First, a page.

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Another whatmusic.com exclusive vinyl re-issue!

Whatmusic.com presents The Sound of Black Rio, from veteran samba soul singer & percussionist Dom Mita. This new all-star album dedicated to soul legend Tim Maia stays true to the Black Rio sound that funked up Brasil in the 70s!

  • First ever worldwide release!
  • Featuring guests Carlos Dafé, Lincoln Olivetti & members of Banda Black Rio & Os Devaneios
  • Includes funky cuts Menininha do Corôa, De Alegria Raiou o Dia & O Som do Tim
  • Produced by the legendary Durval Ferreira (Cannonball Adderley/Orlandivo/Ed Lincoln)
  • Exclusive liner notes by Dom Mita

Check the 30 second clips from the album...

The whatmusic.com interview...

I was born in Bauru, a city in the interior of São Paulo. Not only was my grandfather a musician, a violeiro, a repentista from Minas Gerais and the son of Africans, but my father was a sanfoneiro - an accordionist. When I was nine years old I went to a school run by monks where I studied orfeonic song and became the lead chorister, until I was thirteen when I moved to Rio de Janeiro.

In Rio I went to live in the Morro de São João in Engenho Novo. There you'd hear samba all night, every night, and this got me into playing some percussion instruments, as well as singing. I was greatly influenced by samba and the 'balanço' of the samba that was so different.

I really became a percussionist through necessity because of the lack of work as a singer. I started out playing pandeiro and then moved onto the drums, playing every kind of music - samba, bolero, jazz, mambo, cha cha cha.

I began writing songs in 1962 pretty much at the insistence of another songwriter, Roberto Correa, from the vocal group Os Golden Boys. I was 22 years old at the time.

In the late 50s and early 60s in Copacabana the big thing was the jam sessions. Anybody and everybody who was interested in playing and growing musically just had to be there. Of course, that went for me, too. Round about that time I met Edison Machado, the drummer who created the 'samba no prato' [cymbal samba]. Up until that time kit drum samba had been played exclusively with brushes on the snare and the tom-toms.

I moved in with Edison and there I learned so much about everything and I met various musicians who soon became friends: Luiz Eça (Tamba Trio pianist), Juarez (sax), Cipó (Sax), Raul de Souza (trombone), José Bodega (sax), Formiga (trumpet), Helcio Milito (Tamba Trio drummer), Durval Ferreira (guitarist - composer) and many others.

I met Tim Maia in 1966 at a night club in São Paulo called the Cave. I was booked into Michel, a rival club, as a drummer and what we used to call 'crooner'. I fell in love with Tim's voice and I thought that this kind of sound was exactly what I wanted to hear. We became friends and met up again two years later when he moved to Rio. He was looking to get signed by a record company, as I was too, so we worked together trying to get something to happen for us right up until 1970, when Tim finally got signed by Polydor and then his career really took off. By this time I was listening to a lot of James Brown, Wilson Pickett, but also to Ella Fitzgerald, Ray Charles, Louis Armstrong, these kind of people.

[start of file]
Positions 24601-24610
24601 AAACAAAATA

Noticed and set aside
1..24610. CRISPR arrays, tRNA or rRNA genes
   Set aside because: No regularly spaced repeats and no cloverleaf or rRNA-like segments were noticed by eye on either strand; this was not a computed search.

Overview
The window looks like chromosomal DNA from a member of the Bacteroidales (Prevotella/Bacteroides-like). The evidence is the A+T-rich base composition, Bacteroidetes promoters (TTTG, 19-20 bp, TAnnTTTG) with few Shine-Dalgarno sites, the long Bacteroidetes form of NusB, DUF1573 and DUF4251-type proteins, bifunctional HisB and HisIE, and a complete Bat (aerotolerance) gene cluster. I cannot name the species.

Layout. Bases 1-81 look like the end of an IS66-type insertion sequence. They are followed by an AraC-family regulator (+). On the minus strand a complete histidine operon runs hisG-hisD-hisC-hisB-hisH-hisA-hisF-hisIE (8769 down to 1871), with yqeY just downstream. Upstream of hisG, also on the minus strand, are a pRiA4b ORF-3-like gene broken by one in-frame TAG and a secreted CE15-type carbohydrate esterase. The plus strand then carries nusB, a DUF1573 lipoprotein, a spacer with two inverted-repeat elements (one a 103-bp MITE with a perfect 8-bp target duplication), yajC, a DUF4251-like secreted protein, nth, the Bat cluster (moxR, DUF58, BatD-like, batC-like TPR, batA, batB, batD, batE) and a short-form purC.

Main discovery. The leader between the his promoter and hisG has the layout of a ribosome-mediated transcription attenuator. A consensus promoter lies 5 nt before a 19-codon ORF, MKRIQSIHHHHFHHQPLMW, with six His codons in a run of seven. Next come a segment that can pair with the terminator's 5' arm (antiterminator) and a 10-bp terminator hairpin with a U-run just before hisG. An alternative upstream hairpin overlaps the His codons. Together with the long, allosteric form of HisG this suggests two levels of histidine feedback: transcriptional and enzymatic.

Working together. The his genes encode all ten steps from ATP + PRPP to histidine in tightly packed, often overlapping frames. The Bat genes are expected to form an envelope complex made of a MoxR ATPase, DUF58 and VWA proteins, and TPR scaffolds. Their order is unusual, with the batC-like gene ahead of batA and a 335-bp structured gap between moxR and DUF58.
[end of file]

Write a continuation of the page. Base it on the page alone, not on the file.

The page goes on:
The style of music that people like Cassiano, Tim Maia, Paulo Diniz, Gerson Combo and I were playing was exactly the kind of sound that the guys from the suburbs were into. They were into it then and they always will be, because in my opinion it's that balance between the old and the new, an exceptional mix of jazz and of Musica Popular Brasileira. The proof of this is that my record has fans both young and old.

Despite our friendship, I never travelled with Tim when he went to Europe or the States. Tim and I used to argue all the time, and so, after a few years, we'd only get together two or three times a month, and despite the fact that I had a record out [Decca France 1967], I never really wanted to travel that much.

In 1973 Tim Maia recorded his first cover of one my songs 'A Paz no Meu Mundo Você' - for which I wrote both words and music. I also played percussion on the record. Tim and I fell out over the publishing of the work and I never showed him anymore of my songs until 1989, when things were going well for me, and so I gave him the song 'Cabeça Feita' to record and with that we both won the prestigious Sharp Award for Best Song in 1990 - subsequently we composed 'Te Amo e Muito Mais', that Tim then also recorded.

Each gig that I do, I always have my band Mitamofoz, that features Luiz Carlos - drums (ex Banda Black Rio), Dum Dum - trumpet (ex Os Devaneios), Bira - trombone, Josimar - sax, along with other exceptional players. Also, whenever I can get them along, I love to have some legendary guests like Lincoln Olivetti adding to the mood.

I think the release of this record in the rest of the world is a recognition of me and my talent as an artist - something which hasn't always happened in my own country!

Dom Mita ­ June 2001
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